China growing faster than expected

Paterniano Del Favero
Aprile 21, 2017

GDP growth in the first three months, marking the quickest pace since the last quarter of 2015, was 0.1 percentage point higher than the 6.8 percent in the fourth quarter of past year, the National Bureau of Statistics said on Monday.

It indicates that from January to March past year, the GDP reached 18.07 trillion yuans (2.63 trillion dollars).

The growth was well above the full-year target of 6.5 per cent, and the 6.8 per cent increase registered in the fourth quarter of 2016, China's National Bureau of Statistics said. It made up 44 percent of total new yuan loans in March, compared to 32.5 percent in February, according to Reuters calculations using PBOC data.

During the first quarter, investment in fixed assets such as factories expanded 9.2 per cent from a year earlier, while retail sales grew 10 per cent.

The International Monetary Fund has urged the Chinese government to focus on tackling the country's high levels of corporate debt.

"For the first time in the recent years, China starts a year with a strong headline GDP", Raymond Yeung of Australia & New Zealand Banking Group told Bloomberg.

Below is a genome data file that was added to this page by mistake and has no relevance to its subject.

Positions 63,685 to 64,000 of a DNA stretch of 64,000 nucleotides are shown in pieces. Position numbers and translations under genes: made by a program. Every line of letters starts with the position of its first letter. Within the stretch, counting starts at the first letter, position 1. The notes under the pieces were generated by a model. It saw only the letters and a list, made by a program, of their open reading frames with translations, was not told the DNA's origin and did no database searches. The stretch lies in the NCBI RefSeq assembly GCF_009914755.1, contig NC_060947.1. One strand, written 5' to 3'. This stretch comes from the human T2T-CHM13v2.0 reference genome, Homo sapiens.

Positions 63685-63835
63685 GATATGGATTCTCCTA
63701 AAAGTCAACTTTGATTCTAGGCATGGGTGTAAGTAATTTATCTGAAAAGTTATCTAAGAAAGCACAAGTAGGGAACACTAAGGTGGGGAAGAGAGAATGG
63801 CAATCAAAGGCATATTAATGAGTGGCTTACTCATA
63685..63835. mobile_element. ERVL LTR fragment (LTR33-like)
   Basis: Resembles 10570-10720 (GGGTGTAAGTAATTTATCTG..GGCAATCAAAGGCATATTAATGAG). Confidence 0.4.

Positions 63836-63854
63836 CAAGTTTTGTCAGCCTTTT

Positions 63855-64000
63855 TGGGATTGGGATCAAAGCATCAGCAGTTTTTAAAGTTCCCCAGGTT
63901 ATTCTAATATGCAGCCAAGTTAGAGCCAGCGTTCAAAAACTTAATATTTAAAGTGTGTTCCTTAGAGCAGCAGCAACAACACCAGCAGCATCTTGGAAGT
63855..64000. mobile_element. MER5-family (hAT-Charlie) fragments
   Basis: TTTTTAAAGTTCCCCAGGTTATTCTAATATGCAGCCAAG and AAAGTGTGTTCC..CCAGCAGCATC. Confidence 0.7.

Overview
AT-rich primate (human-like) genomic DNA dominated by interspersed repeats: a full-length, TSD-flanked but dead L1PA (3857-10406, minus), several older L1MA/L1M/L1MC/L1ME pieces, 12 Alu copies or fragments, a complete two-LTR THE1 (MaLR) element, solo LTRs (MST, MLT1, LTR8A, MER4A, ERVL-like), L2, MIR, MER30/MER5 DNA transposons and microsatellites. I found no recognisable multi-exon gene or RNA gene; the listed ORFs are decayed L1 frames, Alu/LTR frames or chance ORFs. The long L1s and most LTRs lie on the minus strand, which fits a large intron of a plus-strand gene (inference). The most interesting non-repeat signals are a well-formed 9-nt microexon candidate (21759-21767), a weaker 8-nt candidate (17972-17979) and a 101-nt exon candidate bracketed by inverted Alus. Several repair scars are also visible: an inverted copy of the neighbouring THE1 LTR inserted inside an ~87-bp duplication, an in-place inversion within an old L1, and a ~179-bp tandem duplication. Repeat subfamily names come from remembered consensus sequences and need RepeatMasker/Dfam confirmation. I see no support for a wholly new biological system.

In February this year, state-run Xinhua news agency has quoted China Banking Association as saying that the country's bad loans totalled to a whopping Dollars 220 billion last year.

China is seeking to maintain stability in the property market this year after the roller coaster ride of 2016, with measures to prevent surges in metropolises and the growing inventories in small cities. Adams notes that credit growth was moderate in the first quarter.

The official data released Monday show that the world's second-biggest economy grew at a slightly faster pace in the January-March period compared with the previous quarter's 6.8 percent expansion.

The government has trimmed its 2017 GDP growth target to "around 6.5 per cent". Meanwhile, the service sector rose 7.7 percent year on year in the first quarter, outpacing a 3-percent increase in agriculture and 6.4 percent in the secondary industry. Economists at ANZ reckon growth may even clock in at 6.9 percent in the quarter, pointing to strong property and infrastructure investment.

China's export outlook also brightened considerably on Thursday as it reported forecast-beating trade growth and as U.S. President Donald Trump softened his anti-China rhetoric in an abrupt policy shift, though the risk of U.S. protectionist trade action is by no means off the table.

China's economy stormed back to power 1/3 of global growth in 2017 and its government is making progress in restraining runaway credit growth. "The curbs are oppressing the market but prices may double next year (when the curbs are removed)", property investor Xu Zhenghua said.

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